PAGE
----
Twitter users have been bracing themselves to see Elon Musk’s vision for the platform. Now it seems he has his sights on the coveted blue tick.
Prominent users from Gary Lineker to Barack Obama will have to pay $8 a month for the privilege of “verified” status. Musk outlined a package that he said would help Twitter to “pay the bills” after his $44 billion takeover. Users will have to choose whether to give up their blue tick or pay to keep it.
Musk attacked Twitter’s existing framework for authenticating users, which has given several hundred thousand accounts ticks marking their verified status, as a “lords & peasants system”. He pitched the subscription at $8 a month, but stressed that the price would vary by country.
The horror writer Stephen King said Twitter should pay him for tweeting and that he would leave if the changes went ahead. Musk, who is now chief executive after ousting the entire board of directors, replied to King: “We need to pay the bills somehow! Twitter cannot rely entirely on advertisers.”
He indicated that tweets by paying users would be prioritised and said they would be able to post longer video and audio clips, see fewer adverts and bypass some publishers’ paywalls.
Musk, 51, has changed his Twitter bio from Chief Twit to Twitter complaint hotline operator after criticism from users about the fee. He tweeted: “To all complainers, please continue complaining, but it will cost $8.”
He said he stole the idea of charging for insults and arguments from Monty Python and shared to a sketch by the group, titled Argument. The sketch sees a character, played by Michael Palin, become enraged after paying for a five-minute argument with John Cleese.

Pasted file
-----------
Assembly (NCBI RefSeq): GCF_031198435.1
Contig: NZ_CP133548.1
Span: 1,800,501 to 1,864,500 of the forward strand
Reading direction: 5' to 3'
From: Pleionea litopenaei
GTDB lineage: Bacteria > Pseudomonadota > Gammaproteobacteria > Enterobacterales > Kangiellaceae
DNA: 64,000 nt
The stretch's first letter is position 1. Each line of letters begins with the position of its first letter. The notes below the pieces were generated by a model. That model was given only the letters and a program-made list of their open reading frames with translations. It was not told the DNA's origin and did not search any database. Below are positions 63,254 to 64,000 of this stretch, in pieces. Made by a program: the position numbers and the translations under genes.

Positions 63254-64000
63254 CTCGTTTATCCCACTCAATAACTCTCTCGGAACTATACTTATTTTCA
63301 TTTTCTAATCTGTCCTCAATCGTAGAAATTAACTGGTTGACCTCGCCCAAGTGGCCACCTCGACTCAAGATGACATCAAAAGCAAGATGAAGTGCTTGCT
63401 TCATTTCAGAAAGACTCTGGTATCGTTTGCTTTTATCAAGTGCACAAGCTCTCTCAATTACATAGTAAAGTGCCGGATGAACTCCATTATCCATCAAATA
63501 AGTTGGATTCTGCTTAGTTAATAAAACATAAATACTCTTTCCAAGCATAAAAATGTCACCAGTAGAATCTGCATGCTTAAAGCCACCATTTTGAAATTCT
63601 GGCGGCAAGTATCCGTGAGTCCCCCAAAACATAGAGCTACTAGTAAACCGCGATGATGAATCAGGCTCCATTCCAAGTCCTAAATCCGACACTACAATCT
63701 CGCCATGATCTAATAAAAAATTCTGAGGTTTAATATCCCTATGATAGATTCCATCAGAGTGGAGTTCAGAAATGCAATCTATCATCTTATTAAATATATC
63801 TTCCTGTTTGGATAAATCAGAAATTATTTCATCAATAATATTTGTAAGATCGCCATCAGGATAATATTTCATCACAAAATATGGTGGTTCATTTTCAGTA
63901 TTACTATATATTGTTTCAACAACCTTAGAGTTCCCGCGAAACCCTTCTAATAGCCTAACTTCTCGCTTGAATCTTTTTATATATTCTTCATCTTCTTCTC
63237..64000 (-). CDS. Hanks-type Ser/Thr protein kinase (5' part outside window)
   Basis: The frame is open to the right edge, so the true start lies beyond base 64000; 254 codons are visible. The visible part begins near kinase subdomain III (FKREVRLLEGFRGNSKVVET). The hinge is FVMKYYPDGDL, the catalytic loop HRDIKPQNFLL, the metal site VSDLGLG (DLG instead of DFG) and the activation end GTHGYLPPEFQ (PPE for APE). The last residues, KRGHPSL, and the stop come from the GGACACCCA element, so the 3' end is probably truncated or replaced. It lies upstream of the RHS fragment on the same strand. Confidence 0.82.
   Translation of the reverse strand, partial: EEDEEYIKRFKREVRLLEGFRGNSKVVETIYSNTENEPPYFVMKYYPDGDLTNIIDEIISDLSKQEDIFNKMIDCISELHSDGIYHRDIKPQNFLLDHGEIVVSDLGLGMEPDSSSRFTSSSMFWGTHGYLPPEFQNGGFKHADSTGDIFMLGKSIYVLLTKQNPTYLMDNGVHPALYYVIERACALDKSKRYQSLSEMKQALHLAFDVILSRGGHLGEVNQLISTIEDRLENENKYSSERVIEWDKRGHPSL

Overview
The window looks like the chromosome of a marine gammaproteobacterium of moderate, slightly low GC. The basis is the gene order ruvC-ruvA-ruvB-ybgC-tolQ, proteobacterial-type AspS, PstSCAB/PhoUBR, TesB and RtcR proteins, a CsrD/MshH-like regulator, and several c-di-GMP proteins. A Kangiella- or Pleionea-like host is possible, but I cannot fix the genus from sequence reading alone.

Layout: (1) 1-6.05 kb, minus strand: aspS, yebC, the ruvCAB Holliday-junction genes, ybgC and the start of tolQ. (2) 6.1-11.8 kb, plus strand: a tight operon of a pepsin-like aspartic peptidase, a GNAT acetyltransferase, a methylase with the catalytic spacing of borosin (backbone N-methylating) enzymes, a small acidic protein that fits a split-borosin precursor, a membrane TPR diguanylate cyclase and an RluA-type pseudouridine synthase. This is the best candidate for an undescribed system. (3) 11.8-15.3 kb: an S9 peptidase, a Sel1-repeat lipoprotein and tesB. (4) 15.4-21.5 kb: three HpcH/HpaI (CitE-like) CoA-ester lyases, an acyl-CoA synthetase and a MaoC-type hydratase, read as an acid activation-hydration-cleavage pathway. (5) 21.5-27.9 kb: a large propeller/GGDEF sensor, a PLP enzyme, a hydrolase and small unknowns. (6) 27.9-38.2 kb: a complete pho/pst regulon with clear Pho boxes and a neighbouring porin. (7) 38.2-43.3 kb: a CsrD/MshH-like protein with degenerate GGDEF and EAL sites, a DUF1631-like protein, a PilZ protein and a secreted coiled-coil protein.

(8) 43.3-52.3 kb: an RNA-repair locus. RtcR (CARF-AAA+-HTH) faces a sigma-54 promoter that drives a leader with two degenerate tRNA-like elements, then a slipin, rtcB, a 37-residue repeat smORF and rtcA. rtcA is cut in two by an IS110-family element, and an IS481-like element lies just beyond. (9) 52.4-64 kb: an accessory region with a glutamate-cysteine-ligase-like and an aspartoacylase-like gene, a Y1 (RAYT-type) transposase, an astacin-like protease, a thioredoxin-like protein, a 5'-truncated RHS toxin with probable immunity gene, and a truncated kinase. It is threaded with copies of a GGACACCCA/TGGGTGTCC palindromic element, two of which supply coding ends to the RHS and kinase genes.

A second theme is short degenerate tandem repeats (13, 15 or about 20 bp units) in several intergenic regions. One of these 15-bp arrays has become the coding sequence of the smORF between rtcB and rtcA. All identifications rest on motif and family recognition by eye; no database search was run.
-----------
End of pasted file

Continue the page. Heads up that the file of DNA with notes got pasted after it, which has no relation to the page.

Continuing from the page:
The world’s richest man is trying to diversify the company, which has relied on advertising for more than 90 per cent of its business. Some clients have been spooked by Musk’s takeover, including General Motors, which has paused advertising.
Musk’s $200 billion fortune is largely from vast stakes in Tesla, the electric carmaker, and SpaceX. He first agreed to buy Twitter in April, but later sought to pull out. After months of wrangling, and with a court date approaching, he agreed last month to acquire it after all.
Efforts to reassure advertisers that Twitter will not, in Musk’s words, become a “free-for-all hellscape” have yet to reassure some heavyweight clients. General Motors, a rival of Tesla, announced it had paused advertising on Twitter while awaiting details on its new direction.
Musk flew to New York on Monday and his aides have been meeting with advertisers in the city.